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Home News Russia checks football for bad loans, crony deals

Russia checks football for bad loans, crony deals

Published on 30/08/2012

Russian football edged toward fresh crisis on Thursday when auditors launched checks into suspected crony deals between its bosses and bankers that left the sport in heavy debt.

Russia’s Audit Chamber watchdog said it had included the Russian Football Union into its annual list of agencies responsible for reporting how its federal and other funding is spent.

Disputes between Russia’s historically bickering football authorities burst into the open after its national team returned home from the Euro 2012 championship in humiliation without making it to the knockout stage.

President Vladimir Putin eventually bowed to the pressure and fired Sergei Fursenko — a close ally from his native Saint Petersburg whom he had entrusted with 2018 World Cup hosting preparations — from the top football post.

The June dismissal and a seeming sense of despondency descending on Russian football quickly led to explosive allegations being fired against the sport’s old guard.

The Audit Chamber was responding to a request from a prominent lawmaker who wanted to know where the union had found the money to pay top world salaries to coaches such as recent hire Fabio Capello and his predecessor Dick Advocaat.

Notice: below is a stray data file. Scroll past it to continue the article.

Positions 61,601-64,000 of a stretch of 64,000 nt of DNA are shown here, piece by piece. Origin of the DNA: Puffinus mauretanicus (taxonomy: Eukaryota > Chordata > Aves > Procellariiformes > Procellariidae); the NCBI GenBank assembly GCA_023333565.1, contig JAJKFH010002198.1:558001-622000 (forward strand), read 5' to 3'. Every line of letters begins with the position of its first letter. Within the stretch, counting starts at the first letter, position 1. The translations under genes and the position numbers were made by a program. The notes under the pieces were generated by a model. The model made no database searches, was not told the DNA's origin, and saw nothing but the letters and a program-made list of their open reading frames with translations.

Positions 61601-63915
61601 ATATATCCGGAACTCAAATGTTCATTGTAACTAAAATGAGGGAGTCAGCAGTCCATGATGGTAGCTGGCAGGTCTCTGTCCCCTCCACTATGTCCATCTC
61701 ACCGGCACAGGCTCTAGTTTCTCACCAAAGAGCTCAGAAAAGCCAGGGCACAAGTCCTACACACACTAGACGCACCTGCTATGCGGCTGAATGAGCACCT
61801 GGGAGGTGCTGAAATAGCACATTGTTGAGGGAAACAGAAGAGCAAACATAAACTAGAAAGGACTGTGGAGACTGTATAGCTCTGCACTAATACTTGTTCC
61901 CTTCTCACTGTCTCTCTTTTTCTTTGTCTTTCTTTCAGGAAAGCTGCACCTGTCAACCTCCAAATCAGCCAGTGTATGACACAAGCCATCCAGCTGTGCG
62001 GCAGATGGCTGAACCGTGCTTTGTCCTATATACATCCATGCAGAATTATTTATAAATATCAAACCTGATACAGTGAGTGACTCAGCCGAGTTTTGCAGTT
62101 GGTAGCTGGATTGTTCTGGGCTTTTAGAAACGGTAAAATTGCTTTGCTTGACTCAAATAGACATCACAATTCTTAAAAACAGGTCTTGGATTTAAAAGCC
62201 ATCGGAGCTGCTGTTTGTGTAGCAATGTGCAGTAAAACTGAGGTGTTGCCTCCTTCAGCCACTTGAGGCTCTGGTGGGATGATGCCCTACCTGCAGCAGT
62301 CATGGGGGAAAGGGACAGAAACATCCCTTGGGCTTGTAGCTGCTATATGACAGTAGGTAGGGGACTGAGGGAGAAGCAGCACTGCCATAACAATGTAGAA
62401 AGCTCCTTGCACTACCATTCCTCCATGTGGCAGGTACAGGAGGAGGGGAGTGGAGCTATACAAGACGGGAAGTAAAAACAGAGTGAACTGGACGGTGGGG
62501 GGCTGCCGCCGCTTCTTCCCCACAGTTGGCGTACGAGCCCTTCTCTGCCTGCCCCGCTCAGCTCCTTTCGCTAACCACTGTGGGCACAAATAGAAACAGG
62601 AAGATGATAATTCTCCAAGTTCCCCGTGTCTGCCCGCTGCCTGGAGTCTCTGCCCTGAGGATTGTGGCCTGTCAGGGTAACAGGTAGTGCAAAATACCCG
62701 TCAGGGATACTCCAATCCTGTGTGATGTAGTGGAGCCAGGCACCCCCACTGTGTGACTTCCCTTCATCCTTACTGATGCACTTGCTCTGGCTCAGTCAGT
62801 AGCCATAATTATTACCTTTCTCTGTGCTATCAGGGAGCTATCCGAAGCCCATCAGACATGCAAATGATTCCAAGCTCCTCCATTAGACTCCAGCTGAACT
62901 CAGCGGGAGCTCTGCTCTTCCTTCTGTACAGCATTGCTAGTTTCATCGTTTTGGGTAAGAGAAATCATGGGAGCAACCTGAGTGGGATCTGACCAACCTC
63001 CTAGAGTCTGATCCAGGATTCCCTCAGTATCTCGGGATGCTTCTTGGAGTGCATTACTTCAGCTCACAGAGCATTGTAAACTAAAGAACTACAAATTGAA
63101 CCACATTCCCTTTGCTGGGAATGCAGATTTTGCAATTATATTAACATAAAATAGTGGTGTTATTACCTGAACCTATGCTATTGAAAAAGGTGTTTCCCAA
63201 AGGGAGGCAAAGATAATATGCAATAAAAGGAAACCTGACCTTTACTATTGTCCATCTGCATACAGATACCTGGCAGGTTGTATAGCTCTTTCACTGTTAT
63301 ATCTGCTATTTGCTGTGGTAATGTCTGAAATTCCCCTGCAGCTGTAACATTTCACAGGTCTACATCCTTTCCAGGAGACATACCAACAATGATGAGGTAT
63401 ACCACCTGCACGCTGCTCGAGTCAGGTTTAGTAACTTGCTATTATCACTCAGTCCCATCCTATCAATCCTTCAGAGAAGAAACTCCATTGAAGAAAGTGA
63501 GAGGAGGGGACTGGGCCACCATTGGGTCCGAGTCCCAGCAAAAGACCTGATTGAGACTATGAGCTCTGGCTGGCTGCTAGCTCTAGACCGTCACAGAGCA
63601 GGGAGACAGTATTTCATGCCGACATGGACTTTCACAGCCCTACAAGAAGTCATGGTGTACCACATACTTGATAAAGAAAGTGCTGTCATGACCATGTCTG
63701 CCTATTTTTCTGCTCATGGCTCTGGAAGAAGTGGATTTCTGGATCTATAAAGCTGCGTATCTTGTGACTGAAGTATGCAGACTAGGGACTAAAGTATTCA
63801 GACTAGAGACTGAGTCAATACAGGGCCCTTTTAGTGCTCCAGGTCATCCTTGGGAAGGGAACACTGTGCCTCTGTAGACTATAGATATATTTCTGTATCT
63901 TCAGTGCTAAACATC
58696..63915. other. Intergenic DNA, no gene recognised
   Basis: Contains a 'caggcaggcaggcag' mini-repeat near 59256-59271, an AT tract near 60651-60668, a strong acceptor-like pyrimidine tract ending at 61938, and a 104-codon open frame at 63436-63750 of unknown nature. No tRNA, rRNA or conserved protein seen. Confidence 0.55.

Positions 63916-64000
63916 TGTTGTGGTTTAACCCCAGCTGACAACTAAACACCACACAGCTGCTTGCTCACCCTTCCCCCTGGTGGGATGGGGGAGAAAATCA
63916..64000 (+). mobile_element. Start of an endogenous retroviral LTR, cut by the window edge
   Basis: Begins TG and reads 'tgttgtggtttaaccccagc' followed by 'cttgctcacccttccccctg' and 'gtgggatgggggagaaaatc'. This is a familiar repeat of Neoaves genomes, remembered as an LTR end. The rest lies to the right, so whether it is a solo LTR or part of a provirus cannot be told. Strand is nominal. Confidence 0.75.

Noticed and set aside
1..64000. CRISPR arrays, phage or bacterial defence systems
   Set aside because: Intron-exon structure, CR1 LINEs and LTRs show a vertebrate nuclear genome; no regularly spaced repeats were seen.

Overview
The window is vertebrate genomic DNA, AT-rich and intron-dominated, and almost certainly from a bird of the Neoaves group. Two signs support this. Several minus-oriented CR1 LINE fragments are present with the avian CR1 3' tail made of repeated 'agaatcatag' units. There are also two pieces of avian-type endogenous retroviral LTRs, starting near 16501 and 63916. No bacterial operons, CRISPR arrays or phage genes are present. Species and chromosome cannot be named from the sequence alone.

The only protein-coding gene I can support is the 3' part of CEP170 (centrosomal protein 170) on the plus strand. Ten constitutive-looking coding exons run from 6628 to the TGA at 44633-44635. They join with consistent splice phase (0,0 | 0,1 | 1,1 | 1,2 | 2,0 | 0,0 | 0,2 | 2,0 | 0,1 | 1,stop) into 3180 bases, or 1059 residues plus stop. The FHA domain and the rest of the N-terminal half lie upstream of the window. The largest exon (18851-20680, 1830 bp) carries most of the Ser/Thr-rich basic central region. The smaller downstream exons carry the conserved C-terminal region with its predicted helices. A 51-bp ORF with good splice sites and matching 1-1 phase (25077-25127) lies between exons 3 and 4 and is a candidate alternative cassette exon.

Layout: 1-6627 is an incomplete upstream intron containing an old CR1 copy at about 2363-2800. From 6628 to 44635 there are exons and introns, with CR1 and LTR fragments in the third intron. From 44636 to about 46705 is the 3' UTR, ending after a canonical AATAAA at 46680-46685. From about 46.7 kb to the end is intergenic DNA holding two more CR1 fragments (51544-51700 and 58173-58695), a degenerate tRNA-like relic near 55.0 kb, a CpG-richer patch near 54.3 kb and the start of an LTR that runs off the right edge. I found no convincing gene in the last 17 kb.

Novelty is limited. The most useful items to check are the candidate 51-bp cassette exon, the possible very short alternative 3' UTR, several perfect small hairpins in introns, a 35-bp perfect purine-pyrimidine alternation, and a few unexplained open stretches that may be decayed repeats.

State Duma deputy Igor Lebedev noted that there was “a clear discrepancy between spending on a few foreign trainers and the funds assigned to football development.”

Lebedev soon made the phrase a part of his ultimately futile campaign to get himself appointed in charge of football.

But Fursenko’s ouster also led to the more dramatic and potentially criminal discovery of a 500-million-ruble ($15-million) debt the union held before a bank called Rossiya.

The Saint Petersburg-based institution has had a controversial history since its post-Soviet launch because of allegations that it had helped line the pockets of some of Putin’s closest colleagues.

The bank’s largest shareholder is Yury Kovalchuk — a billionaire who like Fursenko owned a villa in an exclusive Saint Petersburg area estate where Putin resided and from where some of Russia’s most powerful men recently rose.

The Vedomosti business daily reported that the debt was only discovered when Sports Minister Vitaly Mutko “discovered the documents in the (fired) Russian football union president’s safe.”

Officials said it was not clear if the ousted football chief intended to disclose the Saint Petersburg bank loan or when it was going to be repaid.